While most of the focus was on renewables and their applications one discussion that I found interesting was the efficiency leaps being made with coal power generation. Seeing as coal fuels account for 40 percent of the world’s electricity generation and is approaching oil as the world’s largest energy source, I was intrigued by Peabody Energy who have honored coal-fueled power plants for top global and U.S. environmental performance with its Advanced Energy for Life Clean Coal Awards. Global award recipients include Dynegy Inc. in the United States, Korea Southeast Power Co. (KOSEP) in South Korea, and Trianel Kohlekraftwerk Lünen GmbH & Co KG (Trianel) in Germany. These power plants all displayed a significant reduction of emissions from traditional coal powered power plants. One such example operating in Central Illinois is Dynegy Inc.’s Coffeen Plant which has been honored both globally and in the United States for the lowest emissions profile for SO2 has an SO2 emissions rate that is 99 percent lower than the U.S. coal plant average. “At a time of heightened global discussion about the benefits of advanced coal technologies, Peabody is proud to showcase clean energy solutions that achieve meaningful emissions improvement,” Peabody Energy President and Chief Executive Officer Glenn Kellow said. “These plants are demonstrating the best results worldwide and offer a powerful model to achieve our global environmental goals.”. So although most would agree that coal fired power plants are an inferior long term solution to renewables such as solar and wind, I found it encouraging to learn that even existing power plants were improving in environmental performance as we make the transition to more widespread renewable generation.

Nuclear Power in Canada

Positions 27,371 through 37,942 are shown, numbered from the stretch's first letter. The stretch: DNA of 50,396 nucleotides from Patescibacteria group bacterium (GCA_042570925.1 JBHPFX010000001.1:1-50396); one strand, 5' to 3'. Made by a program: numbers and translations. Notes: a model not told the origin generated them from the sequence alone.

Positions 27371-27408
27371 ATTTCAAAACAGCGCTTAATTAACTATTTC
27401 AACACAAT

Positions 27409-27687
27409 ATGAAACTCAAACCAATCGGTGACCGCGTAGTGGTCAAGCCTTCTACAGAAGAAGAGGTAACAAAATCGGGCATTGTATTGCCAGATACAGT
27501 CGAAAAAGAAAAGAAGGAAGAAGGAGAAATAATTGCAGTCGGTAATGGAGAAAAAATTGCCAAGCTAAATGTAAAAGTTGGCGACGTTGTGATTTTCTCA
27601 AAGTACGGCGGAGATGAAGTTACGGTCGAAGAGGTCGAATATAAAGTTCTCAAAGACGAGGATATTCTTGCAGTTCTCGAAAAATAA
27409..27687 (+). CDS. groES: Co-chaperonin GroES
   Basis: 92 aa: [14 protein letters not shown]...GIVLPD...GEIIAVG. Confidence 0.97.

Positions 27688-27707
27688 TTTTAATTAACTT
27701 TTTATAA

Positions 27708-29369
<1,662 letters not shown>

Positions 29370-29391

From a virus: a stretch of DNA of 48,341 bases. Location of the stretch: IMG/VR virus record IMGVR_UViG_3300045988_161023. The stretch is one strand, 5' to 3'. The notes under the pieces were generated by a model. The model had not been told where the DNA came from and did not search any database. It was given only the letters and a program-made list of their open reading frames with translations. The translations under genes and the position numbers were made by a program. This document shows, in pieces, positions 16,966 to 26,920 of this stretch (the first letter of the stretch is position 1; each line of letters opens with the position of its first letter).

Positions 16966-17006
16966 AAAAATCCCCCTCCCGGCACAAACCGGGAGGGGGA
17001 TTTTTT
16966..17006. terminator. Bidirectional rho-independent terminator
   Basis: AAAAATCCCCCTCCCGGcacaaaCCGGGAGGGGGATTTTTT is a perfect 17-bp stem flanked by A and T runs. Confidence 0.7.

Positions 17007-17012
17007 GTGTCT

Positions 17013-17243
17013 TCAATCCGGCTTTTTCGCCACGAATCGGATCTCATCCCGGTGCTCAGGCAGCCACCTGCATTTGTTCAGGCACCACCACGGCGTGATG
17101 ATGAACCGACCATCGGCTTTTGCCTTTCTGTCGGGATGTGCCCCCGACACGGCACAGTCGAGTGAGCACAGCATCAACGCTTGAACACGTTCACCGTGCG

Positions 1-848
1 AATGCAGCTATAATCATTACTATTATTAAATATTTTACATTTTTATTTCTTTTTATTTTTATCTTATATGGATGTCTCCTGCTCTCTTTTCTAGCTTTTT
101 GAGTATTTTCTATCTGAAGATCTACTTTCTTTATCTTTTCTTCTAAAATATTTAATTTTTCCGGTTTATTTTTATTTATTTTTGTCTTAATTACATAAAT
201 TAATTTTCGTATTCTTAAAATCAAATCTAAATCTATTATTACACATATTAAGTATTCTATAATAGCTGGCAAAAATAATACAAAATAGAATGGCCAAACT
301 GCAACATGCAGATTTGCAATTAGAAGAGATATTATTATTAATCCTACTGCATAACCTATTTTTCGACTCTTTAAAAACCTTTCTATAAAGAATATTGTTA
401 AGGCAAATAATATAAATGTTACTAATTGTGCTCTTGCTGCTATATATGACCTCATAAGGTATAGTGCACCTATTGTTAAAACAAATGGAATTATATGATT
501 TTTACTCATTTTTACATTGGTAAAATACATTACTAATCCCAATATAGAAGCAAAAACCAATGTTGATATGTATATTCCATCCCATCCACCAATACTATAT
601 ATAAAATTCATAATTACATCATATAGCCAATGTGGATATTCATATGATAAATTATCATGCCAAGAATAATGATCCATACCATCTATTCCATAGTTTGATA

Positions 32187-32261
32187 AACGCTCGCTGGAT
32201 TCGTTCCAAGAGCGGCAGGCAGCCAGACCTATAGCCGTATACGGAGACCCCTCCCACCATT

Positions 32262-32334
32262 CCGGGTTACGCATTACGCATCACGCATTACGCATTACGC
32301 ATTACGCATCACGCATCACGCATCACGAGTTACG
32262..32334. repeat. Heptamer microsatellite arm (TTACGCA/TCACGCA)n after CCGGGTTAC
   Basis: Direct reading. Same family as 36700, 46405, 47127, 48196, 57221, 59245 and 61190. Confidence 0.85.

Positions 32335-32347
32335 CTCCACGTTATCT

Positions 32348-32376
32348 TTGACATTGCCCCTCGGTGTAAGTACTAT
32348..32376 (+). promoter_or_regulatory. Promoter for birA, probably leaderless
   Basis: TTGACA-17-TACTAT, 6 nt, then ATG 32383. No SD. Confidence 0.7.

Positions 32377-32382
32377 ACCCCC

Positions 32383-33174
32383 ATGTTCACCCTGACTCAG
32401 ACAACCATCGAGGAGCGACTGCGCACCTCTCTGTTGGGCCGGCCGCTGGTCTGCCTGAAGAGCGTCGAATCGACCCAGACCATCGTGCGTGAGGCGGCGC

Another discussion I found interesting about the Nuclear Power generation in Ontario, Canada. I learnt that Nuclear Power provides more than 50% of electrical energy in Canada’s most populous province, Ontario. With export sales of $1.2B per annum the Nuclear Power in Ontario contributes over $5B/year to the Canadian economy and responsible for 30,000 direct jobs – highly skilled, technical and professional.  Ontario is the world’s second largest producer of uranium, producing 10,000 tonnes/year, and the OCI claim that because of the Nuclear Power generation 90 million tonnes of GHG emissions are avoided annually in Ontario. On the tech side of things, I was interested when I saw an Internet of Things (IOT) application with portable power generators. ZTR have been able to decrease downtime and reduce the operational costs of monitoring power generation equipment with the i3 Network. This allows you to access real time data from rental generators so that you can track usage based on actual equipment use. Additionally the technology allows you to access Remote Diagnostics so you can know what the issue is and take the right tools and parts on the first trip.

Microsoft Signs 20 Year PPA for Solar


Finally there was discussions about the GE Energy Financial Services’ announcement from this earlier that week. EDF Renewable Energy’s 175–megawatt (MW) Pilot Hill wind project located in Kankakee and Iroquois Counties in Illinois has closed structured equity financing from GE Unit (NYSE:GE) GE Energy Financial Services and MetLife, Inc. (NYSE: MET). The project, which has achieved commercial operations and is located about 60 miles southwest of Chicago, will power 100 percent of the energy needs of Microsoft Corporation’s Chicago data center.  Microsoft has committed to purchase the output under a 20-year power purchase agreement. This is Microsoft’s second and largest wind energy deal which demonstrates its commitment to a neutral carbon footprint. “Pilot Hill serves as another example of EDF Renewable Energy’s strategy to develop renewable energy projects with first tier equipment suppliers and contractors, and then invite the investment from longstanding financial partners,” said Jim Peters, Vice President, Project Finance for EDF Renewable Energy in a statement. “EDF RE will manage the wind project and bring our expertise in operations and maintenance through EDF Renewable Services to optimize long-term investment profitability.” Microsoft still has a long way to go to keep up with Google as to having renewable generation however the move is encouraging to see.